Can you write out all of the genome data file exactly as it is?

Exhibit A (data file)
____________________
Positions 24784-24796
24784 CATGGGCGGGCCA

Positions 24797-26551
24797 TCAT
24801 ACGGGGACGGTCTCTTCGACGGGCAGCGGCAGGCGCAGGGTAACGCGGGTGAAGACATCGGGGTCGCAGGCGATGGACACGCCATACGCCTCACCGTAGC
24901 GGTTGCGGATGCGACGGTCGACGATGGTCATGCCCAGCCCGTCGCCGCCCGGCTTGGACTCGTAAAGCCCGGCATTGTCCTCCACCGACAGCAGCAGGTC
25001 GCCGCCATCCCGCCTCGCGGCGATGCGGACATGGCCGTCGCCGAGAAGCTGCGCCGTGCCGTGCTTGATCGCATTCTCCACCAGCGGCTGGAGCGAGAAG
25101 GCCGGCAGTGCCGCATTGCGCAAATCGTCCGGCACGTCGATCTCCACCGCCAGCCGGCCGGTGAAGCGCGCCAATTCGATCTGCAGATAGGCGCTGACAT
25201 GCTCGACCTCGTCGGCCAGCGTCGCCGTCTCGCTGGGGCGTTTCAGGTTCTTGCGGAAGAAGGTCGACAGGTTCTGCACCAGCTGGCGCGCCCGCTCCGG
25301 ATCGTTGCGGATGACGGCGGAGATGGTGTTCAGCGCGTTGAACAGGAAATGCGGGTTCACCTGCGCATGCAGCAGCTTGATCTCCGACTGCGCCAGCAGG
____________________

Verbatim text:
Positions 24784-24796
24784 CATGGGCGGGCCA

Positions 24797-26551
24797 TCAT
24801 ACGGGGACGGTCTCTTCGACGGGCAGCGGCAGGCGCAGGGTAACGCGGGTGAAGACATCGGGGTCGCAGGCGATGGACACGCCATACGCCTCACCGTAGC
24901 GGTTGCGGATGCGACGGTCGACGATGGTCATGCCCAGCCCGTCGCCGCCCGGCTTGGACTCGTAAAGCCCGGCATTGTCCTCCACCGACAGCAGCAGGTC
25001 GCCGCCATCCCGCCTCGCGGCGATGCGGACATGGCCGTCGCCGAGAAGCTGCGCCGTGCCGTGCTTGATCGCATTCTCCACCAGCGGCTGGAGCGAGAAG
25101 GCCGGCAGTGCCGCATTGCGCAAATCGTCCGGCACGTCGATCTCCACCGCCAGCCGGCCGGTGAAGCGCGCCAATTCGATCTGCAGATAGGCGCTGACAT
25201 GCTCGACCTCGTCGGCCAGCGTCGCCGTCTCGCTGGGGCGTTTCAGGTTCTTGCGGAAGAAGGTCGACAGGTTCTGCACCAGCTGGCGCGCCCGCTCCGG
25301 ATCGTTGCGGATGACGGCGGAGATGGTGTTCAGCGCGTTGAACAGGAAATGCGGGTTCACCTGCGCATGCAGCAGCTTGATCTCCGACTGCGCCAGCAGG